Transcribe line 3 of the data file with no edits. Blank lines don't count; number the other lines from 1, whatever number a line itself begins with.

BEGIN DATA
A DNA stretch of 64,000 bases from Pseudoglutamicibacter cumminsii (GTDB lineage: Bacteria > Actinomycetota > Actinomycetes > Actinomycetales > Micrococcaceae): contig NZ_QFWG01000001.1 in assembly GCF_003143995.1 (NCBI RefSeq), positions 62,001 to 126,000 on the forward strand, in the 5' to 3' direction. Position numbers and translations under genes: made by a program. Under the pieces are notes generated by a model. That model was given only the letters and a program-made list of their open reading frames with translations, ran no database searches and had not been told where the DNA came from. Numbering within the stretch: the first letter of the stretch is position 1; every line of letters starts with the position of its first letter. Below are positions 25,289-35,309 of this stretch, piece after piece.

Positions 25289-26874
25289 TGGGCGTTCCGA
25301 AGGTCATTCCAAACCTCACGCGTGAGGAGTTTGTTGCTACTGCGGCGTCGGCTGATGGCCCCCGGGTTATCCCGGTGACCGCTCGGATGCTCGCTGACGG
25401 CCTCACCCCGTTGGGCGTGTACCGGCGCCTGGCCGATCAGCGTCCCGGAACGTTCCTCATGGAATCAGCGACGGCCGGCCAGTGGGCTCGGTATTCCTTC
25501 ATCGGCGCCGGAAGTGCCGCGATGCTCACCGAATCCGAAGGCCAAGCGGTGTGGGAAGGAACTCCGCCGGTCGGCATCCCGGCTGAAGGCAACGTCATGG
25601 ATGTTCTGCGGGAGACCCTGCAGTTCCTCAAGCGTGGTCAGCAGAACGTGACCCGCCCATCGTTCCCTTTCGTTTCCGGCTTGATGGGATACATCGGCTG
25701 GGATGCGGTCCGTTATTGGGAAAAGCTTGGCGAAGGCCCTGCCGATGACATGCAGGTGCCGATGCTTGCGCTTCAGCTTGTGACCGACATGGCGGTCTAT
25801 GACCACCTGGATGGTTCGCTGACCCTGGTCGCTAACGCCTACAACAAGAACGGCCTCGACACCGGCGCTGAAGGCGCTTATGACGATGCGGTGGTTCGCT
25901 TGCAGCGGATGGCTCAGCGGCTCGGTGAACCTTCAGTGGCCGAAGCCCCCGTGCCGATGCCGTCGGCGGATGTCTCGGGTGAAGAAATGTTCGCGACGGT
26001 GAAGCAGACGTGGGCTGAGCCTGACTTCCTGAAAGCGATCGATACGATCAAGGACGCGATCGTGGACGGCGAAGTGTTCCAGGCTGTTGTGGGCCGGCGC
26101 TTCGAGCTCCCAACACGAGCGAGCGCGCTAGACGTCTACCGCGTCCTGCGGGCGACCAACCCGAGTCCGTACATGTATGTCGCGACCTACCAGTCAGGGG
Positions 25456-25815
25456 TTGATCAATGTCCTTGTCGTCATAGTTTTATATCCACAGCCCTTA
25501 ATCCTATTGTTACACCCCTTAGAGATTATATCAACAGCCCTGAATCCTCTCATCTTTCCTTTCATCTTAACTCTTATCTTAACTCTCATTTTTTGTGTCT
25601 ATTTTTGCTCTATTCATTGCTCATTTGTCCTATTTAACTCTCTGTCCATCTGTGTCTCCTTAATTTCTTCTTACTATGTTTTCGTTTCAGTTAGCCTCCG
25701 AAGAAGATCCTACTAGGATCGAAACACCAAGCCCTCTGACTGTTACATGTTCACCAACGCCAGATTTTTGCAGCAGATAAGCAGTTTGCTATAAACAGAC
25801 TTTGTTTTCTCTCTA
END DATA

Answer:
25289 TGGGCGTTCCGA